So long, soda. Adios, candy bars. Federal regulations will strip junk food from elementary and high school vending machines in 2014.
The "Smart Snacks in Schools" nutrition standards, announced last week by the U.S. Department of Agriculture, require any food sold in public schools to meet calorie, fat, sugar and sodium limits.
While schools can still sell brownies and cupcakes at bake sales and sporting events, snacks sold during school hours cannot exceed 200 calories and must be either chock full of whole grains or primarily contain fruits, vegetables, dairy or protein.
That means granola bars, popcorn, fruit cups and calorie-free flavored water instead of Doritos, Pop-Tarts, Famous Amos cookies and Coke.
Michelle Obama praised the guidelines, which align with the first lady's "Let's Move" campaign against childhood obesity.
"As a mom myself, I am so excited that schools will now be offering healthier choices to students and reinforcing the work we do at home to help our kids stay healthy," she said in a statement.
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Other parents echoed that sentiment.
"I think this is how it should have been from the beginning," Ilyssa Blatt Morris, a mother of two from California, told U.S. News via Facebook.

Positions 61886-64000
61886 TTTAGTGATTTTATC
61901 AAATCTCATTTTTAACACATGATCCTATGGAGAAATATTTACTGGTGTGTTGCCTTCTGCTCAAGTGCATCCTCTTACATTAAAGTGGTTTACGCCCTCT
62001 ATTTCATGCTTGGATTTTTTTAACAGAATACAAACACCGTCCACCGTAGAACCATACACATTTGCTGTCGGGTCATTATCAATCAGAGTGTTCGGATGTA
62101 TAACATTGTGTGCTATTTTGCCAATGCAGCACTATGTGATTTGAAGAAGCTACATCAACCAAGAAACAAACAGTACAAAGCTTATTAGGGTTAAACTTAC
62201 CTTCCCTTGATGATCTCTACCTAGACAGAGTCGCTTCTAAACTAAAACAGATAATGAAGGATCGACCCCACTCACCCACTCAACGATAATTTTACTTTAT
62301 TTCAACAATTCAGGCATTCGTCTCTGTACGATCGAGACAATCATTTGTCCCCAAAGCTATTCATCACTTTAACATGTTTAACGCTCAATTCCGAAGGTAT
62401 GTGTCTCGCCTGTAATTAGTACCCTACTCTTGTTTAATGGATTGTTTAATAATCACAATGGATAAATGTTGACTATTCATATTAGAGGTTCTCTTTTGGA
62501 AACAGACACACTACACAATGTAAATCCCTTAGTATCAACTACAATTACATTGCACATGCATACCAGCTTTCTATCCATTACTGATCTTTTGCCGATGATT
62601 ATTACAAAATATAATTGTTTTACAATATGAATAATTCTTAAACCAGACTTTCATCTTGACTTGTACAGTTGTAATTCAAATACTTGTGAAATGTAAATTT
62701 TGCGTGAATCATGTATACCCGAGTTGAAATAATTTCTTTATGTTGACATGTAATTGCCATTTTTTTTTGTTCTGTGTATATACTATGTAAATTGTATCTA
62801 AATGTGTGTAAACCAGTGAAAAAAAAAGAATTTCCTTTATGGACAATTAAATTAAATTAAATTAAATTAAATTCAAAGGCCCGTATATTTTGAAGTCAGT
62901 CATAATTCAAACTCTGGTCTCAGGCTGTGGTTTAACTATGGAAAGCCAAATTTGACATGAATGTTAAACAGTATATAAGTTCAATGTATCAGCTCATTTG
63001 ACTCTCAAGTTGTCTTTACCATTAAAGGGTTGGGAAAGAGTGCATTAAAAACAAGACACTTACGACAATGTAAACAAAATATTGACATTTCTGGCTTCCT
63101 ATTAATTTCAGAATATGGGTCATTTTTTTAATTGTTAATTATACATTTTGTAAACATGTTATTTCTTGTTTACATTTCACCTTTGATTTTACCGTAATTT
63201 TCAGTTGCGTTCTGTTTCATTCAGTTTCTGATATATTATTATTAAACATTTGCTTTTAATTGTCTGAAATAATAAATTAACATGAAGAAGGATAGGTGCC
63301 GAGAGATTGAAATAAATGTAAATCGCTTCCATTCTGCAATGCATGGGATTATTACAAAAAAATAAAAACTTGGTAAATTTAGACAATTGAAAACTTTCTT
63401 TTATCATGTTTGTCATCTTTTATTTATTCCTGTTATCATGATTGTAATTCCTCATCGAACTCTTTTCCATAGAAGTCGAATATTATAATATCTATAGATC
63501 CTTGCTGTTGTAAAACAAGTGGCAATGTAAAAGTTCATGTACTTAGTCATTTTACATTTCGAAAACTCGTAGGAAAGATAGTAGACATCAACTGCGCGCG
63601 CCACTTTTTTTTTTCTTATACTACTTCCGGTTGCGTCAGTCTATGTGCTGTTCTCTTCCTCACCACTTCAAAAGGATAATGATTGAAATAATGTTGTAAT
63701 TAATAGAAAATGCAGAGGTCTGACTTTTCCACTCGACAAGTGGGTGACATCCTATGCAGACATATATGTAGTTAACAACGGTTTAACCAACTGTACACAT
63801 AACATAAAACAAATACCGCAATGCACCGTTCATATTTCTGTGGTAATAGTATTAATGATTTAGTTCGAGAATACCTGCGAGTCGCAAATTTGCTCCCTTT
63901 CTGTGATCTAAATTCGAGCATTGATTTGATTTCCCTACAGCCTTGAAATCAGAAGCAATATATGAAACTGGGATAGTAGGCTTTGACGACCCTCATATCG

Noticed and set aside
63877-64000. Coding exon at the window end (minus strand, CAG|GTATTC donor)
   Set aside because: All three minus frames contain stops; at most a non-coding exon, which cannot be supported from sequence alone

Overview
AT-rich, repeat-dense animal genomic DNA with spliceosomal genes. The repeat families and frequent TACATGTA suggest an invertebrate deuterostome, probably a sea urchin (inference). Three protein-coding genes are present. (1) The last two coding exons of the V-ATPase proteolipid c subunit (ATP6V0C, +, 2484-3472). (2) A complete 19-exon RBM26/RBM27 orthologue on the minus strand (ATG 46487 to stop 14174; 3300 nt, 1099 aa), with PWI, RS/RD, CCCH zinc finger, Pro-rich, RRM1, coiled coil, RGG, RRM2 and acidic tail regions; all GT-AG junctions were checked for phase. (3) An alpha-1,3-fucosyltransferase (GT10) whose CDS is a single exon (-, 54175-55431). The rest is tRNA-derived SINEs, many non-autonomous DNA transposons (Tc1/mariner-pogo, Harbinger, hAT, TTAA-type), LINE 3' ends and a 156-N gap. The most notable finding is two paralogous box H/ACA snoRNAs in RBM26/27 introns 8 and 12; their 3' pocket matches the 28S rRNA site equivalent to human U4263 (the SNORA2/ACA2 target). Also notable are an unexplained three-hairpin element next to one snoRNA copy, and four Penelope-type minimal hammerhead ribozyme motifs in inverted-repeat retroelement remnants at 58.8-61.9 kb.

Teens can still bring junk food to school or go off campus to snag sugary snacks, but Morris notes, "at least the schools are not supplying this junk and making it far too easy an option."
The snacking standards are part of a wave of healthy food guidelines handed down from the federal government over the past few years.
School lunch regulations implemented last year endured backlash from schools, parents and students over reduced calorie caps. The lunch rules doubled fruit and vegetable servings, but left students hungry and sluggish, critics said. Breakfast requirements mandating more fruit and whole grains and fewer calories are set to take effect at the start of the new school year.
[Learn why time, not calories, leaves teens feeling hungry.]
Some students will see little impact from the "Smart Snacks in Schools" regulations. Nearly 40 states already restrict some unhealthy snack foods in schools and several school districts have taken it upon themselves to limit junk food in schools.
"My high school didn't have them anyway so doesn't really matter to me," Jacob Jensen, a recent graduate from Harmony Science Academy, told U.S. News via Facebook.
Not everyone is on board with the snack regulations, though.
I don't even go to school anymore, but I'm still upset about the switch to healthier snacks like it effects me #FreedomOfChoice— ®achel (@ramblinrachel) June 28, 2013
Nixing popular snack items from a la carte options sold in school cafeterias could mean a hit to already tight school budgets, Sandra Ford, director of food and nutrition services for Manatee County School District in Florida, said during a congressional hearing last week.
Ford estimates her district would lose roughly $975,000 a year if it eliminated all items that don't meet the new regulations.
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